Many video cards aid in the process of decoding DVDs but that does not mean they fully decode a DVD movie. Obtain a hardware decoder or software decoder that works with Windows 2000 or obtain updated software for the video card.
  • You want to playback a DVD movie through your USB speakers but the computer does not have a sound card.

    Hardware and software decoders usually require a sound card to playback DVD movies. This ability depends on the hardware and software you are using, and may or may not work.
  • When you try to play a DVD movie, you may receive the following error message:

    DVD Player
    While setting up DVD-Video playback, it was found that

    • Video cannot be shown on the computer monitor because of one of the following reasons:

    a) Low video memory. Please try using lower display resolution and/or colors.
    b) Another application is currently using the necessary display resources. Please ensure that no such application is running.
    c) The display adapter is incompatible with the DVD decoder. Please try to obtain a display driver update.
    Do you want to continue?
    Yes No

    If you receive this error message, you can try to lower the color depth, resolution, and refresh rate of your display driver. This error message can also occur if Microsoft NetMeeting is started or if the NetMeeting icon is on your taskbar. NetMeeting and DVD playback both use the overlay mixer. Only one program at a time can gain access to the overlay mixer. Another possible solution is that the computer is running Windows 2000 Server and Terminal Services is installed. When Terminal Services is installed, you cannot play a DVD because of high bandwidth requirements of video playback over a Terminal Services client connection.

DVD Region Settings

DVD movie titles and DVD-ROM drives both have a region code. Region codes prevent playback of certain DVDs in certain geographical regions. Region codes are part of the DVD specification. The following list shows the DVD regional codes:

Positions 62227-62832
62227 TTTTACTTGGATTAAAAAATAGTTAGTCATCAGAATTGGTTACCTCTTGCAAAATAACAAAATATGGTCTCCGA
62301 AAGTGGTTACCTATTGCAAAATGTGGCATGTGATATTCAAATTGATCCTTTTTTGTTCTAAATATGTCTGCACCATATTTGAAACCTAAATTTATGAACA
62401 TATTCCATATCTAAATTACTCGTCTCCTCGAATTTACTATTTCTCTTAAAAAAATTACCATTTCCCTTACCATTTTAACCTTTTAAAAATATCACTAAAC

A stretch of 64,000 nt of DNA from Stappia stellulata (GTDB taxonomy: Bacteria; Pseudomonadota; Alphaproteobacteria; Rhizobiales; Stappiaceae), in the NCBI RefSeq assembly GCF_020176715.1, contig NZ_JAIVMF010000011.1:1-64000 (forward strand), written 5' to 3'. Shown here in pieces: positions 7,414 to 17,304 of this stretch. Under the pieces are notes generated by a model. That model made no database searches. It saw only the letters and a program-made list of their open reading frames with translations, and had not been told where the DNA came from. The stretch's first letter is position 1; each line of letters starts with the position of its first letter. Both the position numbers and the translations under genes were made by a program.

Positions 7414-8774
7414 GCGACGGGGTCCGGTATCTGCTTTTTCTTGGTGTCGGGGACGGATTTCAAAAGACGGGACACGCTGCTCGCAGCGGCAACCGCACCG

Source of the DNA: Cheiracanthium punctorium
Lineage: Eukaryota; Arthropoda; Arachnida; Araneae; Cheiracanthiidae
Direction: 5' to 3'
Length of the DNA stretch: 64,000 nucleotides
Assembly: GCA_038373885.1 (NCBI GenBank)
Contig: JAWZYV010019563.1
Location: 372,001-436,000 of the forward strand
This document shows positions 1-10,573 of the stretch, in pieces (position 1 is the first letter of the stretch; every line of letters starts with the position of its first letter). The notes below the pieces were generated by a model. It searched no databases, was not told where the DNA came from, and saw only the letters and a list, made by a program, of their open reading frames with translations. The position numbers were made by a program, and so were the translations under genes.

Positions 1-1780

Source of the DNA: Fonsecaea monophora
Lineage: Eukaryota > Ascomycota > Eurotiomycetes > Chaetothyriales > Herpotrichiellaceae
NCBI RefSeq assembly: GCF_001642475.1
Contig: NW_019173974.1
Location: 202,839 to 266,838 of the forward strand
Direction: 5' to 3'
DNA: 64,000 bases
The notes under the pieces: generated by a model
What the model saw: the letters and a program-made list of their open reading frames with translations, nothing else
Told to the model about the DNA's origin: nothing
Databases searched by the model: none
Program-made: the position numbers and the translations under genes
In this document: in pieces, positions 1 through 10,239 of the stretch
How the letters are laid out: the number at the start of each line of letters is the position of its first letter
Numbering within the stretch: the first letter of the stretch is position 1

1 - U.S. and Canada
2 - Europe and Japan
3 - South East Asia
4 - Latin America and Australia
5 - Russia, rest of Asia and Africa
6 - China
7 - Undefined
8 - Special venues such as airplanes

You can only play a region 1 DVD movie title on a DVD-ROM drive that is set for region 1. If you set a DVD movie title to region 0, you should be able to play the DVD movie on any DVD-ROM drive. Some DVD decoders (hardware or software) are preset for specific regions and cannot be changed by the user. There are currently two types of DVD drives:

  • RPC Phase 1: Does not have built-in support for region management. For these drives, Windows maintains the region count information and you can only set the region once.
  • RPC Phase 2: Maintains the region change count information in hardware and you can change them up to five times.

When you reach the limit of changes that are allowed, you cannot reset the limit by reinstalling Windows 2000. Contact the manufacturer of your DVD-ROM drive to find out if you can reset the region. Presetting the default region can be done by a DVD-ROM drive manufacturer or Original Equipment Manufacturer (OEM). For more information about how to set the default region and other region issues, refer to the following Microsoft Web site:

To set or change the region for your DVD-ROM drive, use the following steps:

  1. Right-click My Computer, and then click Properties.
  2. On the Hardware tab, click Device Manager.
  3. In the DVD/CD-ROM drives section, select your DVD-ROM drive.
  4. Right-click the drive, and then click Properties.
  5. Click the Advanced Settings tab.

The "Current Region" and "New Region" should be displayed, as well how many times you can change the region. A message similar to the following example should be displayed:

You may change the region setting x more time(s).

General Troubleshooting for DVD Video

  • Some software decoders only work with certain display adapters. Contact the manufacturer of the software decoder to see if there are any suggested display adapters that work with the decoder.
  • Make sure that Direct Memory Access (DMA) is enabled for the DVD-ROM drive. Some decoders do not work unless DMA is enabled for the drive.
  • Some software decoders require an Accelerated Graphics Port (AGP) card or perform better with AGP cards.
  • For many laptops to work properly with DVD video, a BIOS upgrade may be necessary. Check with your manufacturer for the most up-to-date BIOS.

Microsoft provides third-party contact information to help you find technical support. This contact information may change without notice. Microsoft does not guarantee the accuracy of this third-party contact information.

The third-party products that are discussed in this article are manufactured by companies that are independent of Microsoft. Microsoft makes no warranty, implied or otherwise, regarding the performance or reliability of these products.

Additional query words: win2000hotsetup

Keywords: kb3rdparty kbgraphic kbhardware kbinfo KB249334